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In To Kill A Mockingbird by Harper Lee, the subject of racism is very prevalent throughout the novel, as it occurs through the early 1900s in southern America.

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Introduction

I think there's just one kind of folks. Folks. "Racism: It is social, not 'natural'; it is general, not 'personal'; and it is tragically effective. Racism is a social pathology- a cultural disease that prevails because it allows one segment of society to empower itself at the expense of another," -Racism by Albert Memmi. All "ism's" are the result of an inferiority complex, and a desire for some form of dominance. It is sometimes a learned behavior passed down from parent to child. Most-likely, those learned "ism's" are outgrown, while those caused by some form of feeling inferior become worst as failures to succeed in life. If one lacks the skills or confidence to better themselves, their only alternative is to attack someone else or some other group of people, to make themselves appear better than they truly are. In To Kill A Mockingbird by Harper Lee, the subject of racism is very prevalent throughout the novel, as it occurs through the early 1900's in southern America. Racism was the norm for townsfolk of Maycomb, and children were raised and taught to be prejudice. Atticus Finch, a lawyer and a single father to Jem and Scout Finch, was the "one percent" that had a different outlook regarding blacks. ...read more.

Middle

He can't help himself, that's why he lives the way he does." - (Page 268). Mr. Raymond lives a double lifeto cover his feelings for black women. He goes head first against society with his choices in regards to his personal life. Within a racist and segregated society, he has chosen to be with and have children with a black woman. Mr. Raymond pretends to drink so that others will avoid him, rather than causing uproar in the town. Believing him to be a drunk, they assume that his verboten "ludicrous poor choice" in his relationship is a result of his drunkenness. He comes from a very good white family, but he has to go so low to find desire and fulfillment from his black mistress. His white mistress even got pregnant and gives birth to children, so it is right to say that she is his second wife. In fact, his white wife hadn't made an official divorce with him, so he was still legally married. So, Dolphus Raymond had actually committed bigamy, which is a serious offense and against the law of conduct. A mantrapped in a system that won't let a man make his own choices. He simply prefers black people to whites. ...read more.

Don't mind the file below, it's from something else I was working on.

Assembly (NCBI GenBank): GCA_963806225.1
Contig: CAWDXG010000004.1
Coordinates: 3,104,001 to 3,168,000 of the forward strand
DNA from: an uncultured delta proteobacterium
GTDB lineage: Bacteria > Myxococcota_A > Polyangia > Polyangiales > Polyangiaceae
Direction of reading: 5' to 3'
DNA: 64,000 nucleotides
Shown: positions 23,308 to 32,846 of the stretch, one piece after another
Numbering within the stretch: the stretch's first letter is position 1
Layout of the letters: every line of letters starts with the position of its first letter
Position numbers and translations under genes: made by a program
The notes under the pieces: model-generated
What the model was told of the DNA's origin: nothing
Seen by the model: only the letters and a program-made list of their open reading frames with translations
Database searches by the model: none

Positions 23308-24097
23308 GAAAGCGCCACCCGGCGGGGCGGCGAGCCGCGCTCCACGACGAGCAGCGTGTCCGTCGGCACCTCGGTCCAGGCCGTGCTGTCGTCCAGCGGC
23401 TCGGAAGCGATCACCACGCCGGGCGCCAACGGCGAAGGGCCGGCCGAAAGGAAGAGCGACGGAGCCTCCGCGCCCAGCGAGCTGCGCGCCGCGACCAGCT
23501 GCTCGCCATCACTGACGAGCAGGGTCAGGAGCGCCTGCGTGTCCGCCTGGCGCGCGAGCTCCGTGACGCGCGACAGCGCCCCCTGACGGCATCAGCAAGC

Conclusion

A white man's word was always taking over a black man. No matter how low class or trashy a white man was, blacks were on the low of the social hierarchy. Calpurnia, Dolpus Raymond, and Tom Robinson tremendously presented preeminent representations of racism and discrimination through their characters and predicaments. Calpurnia brought Jem and Scout to First Purchase only to be shunned by Lula. Furthermore, Calpurnia is treated to be a slave by Aunt Alexandra. In like manner, Dolphus Raymond deceived the whole town to believe that he was a drunk, due to dissent, so to live his double life with a black woman was made possible. Comparatively to Dolphus Raymond, Mayella's lust for Tom Robinson was not acceptable, which led to the beating of her by her father. Although Atticus had a strong defense, Bob Ewell's word was taken over a black man's word; no matter how trashy Bob was. By Jem and Scout living through those various experiences concerning racism and discrimination, those instances shaped and developed their views and morals. From the start of children, these cultural diseases will not prevail and will not, at the expense of another, allow one segment of society empower itself. ?? ?? ?? ?? Troy Sloan ...read more.

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